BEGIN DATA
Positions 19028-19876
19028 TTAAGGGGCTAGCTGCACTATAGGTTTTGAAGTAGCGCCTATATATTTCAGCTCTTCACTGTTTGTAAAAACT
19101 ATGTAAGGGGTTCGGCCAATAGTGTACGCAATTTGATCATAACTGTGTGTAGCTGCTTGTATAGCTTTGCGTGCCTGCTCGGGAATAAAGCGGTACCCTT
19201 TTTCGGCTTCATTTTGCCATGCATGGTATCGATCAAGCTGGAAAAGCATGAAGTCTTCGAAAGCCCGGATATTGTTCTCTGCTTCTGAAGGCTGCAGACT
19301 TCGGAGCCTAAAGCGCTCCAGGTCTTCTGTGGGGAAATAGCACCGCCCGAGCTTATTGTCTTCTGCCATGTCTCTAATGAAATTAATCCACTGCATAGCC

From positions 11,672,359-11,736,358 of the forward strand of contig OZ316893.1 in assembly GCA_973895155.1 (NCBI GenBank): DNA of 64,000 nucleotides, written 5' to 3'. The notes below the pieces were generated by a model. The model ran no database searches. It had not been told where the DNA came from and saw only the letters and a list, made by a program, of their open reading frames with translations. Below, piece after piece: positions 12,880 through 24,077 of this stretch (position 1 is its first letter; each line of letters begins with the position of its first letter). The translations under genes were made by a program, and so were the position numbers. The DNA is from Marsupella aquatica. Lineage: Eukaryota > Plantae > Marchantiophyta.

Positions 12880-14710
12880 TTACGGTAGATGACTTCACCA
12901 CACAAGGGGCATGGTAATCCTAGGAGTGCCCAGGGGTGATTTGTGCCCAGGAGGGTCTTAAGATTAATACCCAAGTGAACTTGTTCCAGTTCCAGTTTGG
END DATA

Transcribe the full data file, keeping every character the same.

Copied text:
Positions 19028-19876
19028 TTAAGGGGCTAGCTGCACTATAGGTTTTGAAGTAGCGCCTATATATTTCAGCTCTTCACTGTTTGTAAAAACT
19101 ATGTAAGGGGTTCGGCCAATAGTGTACGCAATTTGATCATAACTGTGTGTAGCTGCTTGTATAGCTTTGCGTGCCTGCTCGGGAATAAAGCGGTACCCTT
19201 TTTCGGCTTCATTTTGCCATGCATGGTATCGATCAAGCTGGAAAAGCATGAAGTCTTCGAAAGCCCGGATATTGTTCTCTGCTTCTGAAGGCTGCAGACT
19301 TCGGAGCCTAAAGCGCTCCAGGTCTTCTGTGGGGAAATAGCACCGCCCGAGCTTATTGTCTTCTGCCATGTCTCTAATGAAATTAATCCACTGCATAGCC

From positions 11,672,359-11,736,358 of the forward strand of contig OZ316893.1 in assembly GCA_973895155.1 (NCBI GenBank): DNA of 64,000 nucleotides, written 5' to 3'. The notes below the pieces were generated by a model. The model ran no database searches. It had not been told where the DNA came from and saw only the letters and a list, made by a program, of their open reading frames with translations. Below, piece after piece: positions 12,880 through 24,077 of this stretch (position 1 is its first letter; each line of letters begins with the position of its first letter). The translations under genes were made by a program, and so were the position numbers. The DNA is from Marsupella aquatica. Lineage: Eukaryota > Plantae > Marchantiophyta.

Positions 12880-14710
12880 TTACGGTAGATGACTTCACCA
12901 CACAAGGGGCATGGTAATCCTAGGAGTGCCCAGGGGTGATTTGTGCCCAGGAGGGTCTTAAGATTAATACCCAAGTGAACTTGTTCCAGTTCCAGTTTGG